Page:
If I asked you to name an industry whose companies are generally increasing their profits, have little pension liability and net cash on their balance sheets, what would spring to mind? Tobacco? Utilities? Actually, the answer is the technology sector.
I think the first thing we need to do is divorce today's tech sector with that of late 1999 and early 2000. It has been well-documented how over-hyped this sector became. Fast-forward nine years and the sector is far more mature and contains some truly world-class companies.
For example, last week Google announced record quarterly profits and Apple also announced quarterly profits of $1.6bn. We mustn't forget Microsoft, who, despite losing a degree of their dominance, still deliver huge profits and have vast reserves of cash on their balance sheet.
This brings me to this week's fund: Polar Global Technology, managed by Nick Evans. It can invest in the aforementioned household names, but also looks for comparatively small firms where innovation is rife.
One of the fund's key themes at present is "cloud computing". This might be a phrase that's new to you, but essentially it enables companies to outsource their computing needs.
It may help to think of computing power like a supply of electricity. You wouldn't expect every company to have its own generator; they simply plug into the grid and get electricity from the power station.
Cloud computing works on the same principle, where data storage and processing power is provided by a central supplier, so companies can make use of it when necessary without building the entire infrastructure themselves.
This is especially valuable for small and medium-sized companies as it simplifies the process of getting an IT system up and running, saving costs on staff and equipment. Big firms can benefit, too, and Hewlett-Packard demonstrated its potential by cutting their operating budget for hardware by $2bn by using it.
Moving on to more familiar ground, I think it is fair to say that the internet has taken hold of shopping and many traditional high-street stores are losing out.
The market leaders, including Amazon, have branched out from niche players to selling almost anything and everything. Internet retailers have been among the biggest winners over the last decade, but it is still a relatively young industry and there is still room for innovation and new success stories to emerge.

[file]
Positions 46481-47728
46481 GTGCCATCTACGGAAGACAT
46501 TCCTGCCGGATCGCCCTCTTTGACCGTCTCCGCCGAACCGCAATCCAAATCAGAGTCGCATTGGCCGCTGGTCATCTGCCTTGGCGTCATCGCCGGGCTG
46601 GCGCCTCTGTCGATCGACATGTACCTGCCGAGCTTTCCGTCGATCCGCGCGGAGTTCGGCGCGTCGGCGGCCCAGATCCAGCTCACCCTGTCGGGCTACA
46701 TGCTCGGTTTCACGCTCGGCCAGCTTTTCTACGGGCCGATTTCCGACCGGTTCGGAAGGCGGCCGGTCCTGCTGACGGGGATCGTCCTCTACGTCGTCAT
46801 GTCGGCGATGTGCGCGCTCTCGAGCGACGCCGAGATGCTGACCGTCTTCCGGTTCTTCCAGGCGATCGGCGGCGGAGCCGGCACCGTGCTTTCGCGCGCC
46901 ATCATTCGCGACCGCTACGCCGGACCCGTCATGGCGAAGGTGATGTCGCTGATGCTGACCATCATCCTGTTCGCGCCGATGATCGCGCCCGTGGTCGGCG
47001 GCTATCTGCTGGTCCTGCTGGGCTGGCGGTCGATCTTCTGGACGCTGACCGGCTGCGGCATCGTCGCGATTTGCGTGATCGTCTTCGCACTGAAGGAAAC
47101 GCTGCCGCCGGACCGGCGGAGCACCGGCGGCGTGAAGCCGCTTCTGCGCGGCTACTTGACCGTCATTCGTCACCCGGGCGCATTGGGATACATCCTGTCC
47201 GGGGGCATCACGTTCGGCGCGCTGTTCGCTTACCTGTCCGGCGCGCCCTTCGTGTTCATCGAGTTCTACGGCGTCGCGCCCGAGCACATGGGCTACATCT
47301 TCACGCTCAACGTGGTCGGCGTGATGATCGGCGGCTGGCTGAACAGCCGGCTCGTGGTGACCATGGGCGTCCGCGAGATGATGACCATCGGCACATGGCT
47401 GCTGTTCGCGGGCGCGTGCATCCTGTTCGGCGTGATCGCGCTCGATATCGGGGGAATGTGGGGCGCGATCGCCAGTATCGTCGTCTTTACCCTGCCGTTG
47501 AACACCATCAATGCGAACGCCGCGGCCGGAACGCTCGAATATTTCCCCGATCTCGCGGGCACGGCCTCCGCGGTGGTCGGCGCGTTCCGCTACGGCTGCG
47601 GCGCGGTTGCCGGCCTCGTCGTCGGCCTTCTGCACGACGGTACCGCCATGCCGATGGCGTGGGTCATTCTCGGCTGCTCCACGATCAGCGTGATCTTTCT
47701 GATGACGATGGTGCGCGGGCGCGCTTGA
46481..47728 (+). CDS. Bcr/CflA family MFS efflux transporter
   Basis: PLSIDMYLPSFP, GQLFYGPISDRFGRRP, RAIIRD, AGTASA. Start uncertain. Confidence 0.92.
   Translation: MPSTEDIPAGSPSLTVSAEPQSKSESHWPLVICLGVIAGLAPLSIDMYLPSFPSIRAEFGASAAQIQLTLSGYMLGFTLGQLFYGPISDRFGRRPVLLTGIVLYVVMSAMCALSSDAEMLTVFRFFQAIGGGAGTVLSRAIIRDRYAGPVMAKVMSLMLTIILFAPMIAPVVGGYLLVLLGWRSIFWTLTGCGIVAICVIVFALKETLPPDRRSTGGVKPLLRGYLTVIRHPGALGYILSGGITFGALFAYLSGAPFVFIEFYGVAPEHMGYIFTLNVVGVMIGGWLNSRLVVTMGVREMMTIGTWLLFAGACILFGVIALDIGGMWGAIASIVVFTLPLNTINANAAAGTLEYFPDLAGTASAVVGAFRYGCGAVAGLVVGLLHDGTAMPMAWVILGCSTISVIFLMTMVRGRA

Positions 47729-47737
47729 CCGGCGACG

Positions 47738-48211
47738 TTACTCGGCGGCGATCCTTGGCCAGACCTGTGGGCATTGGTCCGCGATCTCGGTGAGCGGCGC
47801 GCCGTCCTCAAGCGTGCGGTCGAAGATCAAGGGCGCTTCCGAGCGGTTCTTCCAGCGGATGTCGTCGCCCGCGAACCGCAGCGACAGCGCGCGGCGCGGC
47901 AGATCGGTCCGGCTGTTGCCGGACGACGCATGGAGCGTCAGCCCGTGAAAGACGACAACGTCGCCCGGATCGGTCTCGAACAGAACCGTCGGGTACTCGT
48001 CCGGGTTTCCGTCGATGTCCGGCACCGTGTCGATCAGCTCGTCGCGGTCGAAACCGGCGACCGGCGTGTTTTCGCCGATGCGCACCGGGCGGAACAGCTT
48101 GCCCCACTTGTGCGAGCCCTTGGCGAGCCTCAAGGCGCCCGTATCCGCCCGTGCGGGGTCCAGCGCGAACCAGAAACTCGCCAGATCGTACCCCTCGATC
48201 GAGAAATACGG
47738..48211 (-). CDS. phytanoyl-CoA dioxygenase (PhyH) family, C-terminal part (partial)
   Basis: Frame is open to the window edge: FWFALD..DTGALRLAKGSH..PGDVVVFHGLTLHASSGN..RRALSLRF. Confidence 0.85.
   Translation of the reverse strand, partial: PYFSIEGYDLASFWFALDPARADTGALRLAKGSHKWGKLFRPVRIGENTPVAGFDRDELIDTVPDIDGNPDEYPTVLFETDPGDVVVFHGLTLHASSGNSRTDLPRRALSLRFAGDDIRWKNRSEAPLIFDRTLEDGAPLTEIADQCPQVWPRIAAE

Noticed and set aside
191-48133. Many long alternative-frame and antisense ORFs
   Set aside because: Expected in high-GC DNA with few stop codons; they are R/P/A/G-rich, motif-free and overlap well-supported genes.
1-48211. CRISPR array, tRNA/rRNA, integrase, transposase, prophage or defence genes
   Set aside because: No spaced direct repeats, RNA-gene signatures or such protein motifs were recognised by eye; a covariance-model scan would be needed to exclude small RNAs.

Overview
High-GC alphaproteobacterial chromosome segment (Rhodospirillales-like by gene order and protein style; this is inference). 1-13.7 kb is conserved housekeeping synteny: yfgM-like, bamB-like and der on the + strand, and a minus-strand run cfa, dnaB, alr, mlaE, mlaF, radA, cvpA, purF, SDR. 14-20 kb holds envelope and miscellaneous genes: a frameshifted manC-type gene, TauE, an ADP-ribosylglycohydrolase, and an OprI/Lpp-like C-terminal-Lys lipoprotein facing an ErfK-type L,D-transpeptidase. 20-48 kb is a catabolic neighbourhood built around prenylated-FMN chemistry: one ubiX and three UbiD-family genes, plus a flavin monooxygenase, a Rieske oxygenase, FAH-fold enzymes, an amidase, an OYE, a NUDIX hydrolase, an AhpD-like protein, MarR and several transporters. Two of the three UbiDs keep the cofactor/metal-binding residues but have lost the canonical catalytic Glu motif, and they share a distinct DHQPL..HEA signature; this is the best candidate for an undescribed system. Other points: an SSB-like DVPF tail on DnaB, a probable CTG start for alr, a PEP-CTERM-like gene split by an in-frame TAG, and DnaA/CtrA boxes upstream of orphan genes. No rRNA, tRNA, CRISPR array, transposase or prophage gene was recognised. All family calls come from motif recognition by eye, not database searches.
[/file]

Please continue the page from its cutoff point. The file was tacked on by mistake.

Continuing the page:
The final main area of the portfolio is mobile broadband. I don't think this theme needs much introduction; all you need do is look at how many adverts there are on television for 3G mobile phones, low-cost laptops and particularly the popularity of Apple's iconic iPhone with all its associated applications.
I think one of the interesting things about technology is that this is one of the only true growth areas available to investors in developed markets. Most of the world's other top investment themes rely on emerging markets.
It is also an area where stock-picking is crucial. As an example, RIM (makers of the ubiquitous BlackBerry) and Apple only have 5 per cent of the global mobile-phone market, however they make 47 per cent of the profits.
This fund will be a broad spread of mainly small and mid-sized firms but there will be larger companies in the portfolio as well. It will be truly global and the manager won't pay much regard, if any, to the make-up of his benchmark index.
Many investors still have the scars from the turn of the century and will be wary of going back into the technology sector. However, I think in the long run this would prove a mistake.
Mark Dampier is the head of research at Hargreaves Lansdown, the asset manager, financial adviser and stockbroker. For more information about the funds included in this column, visit www.h-l.co.uk/independent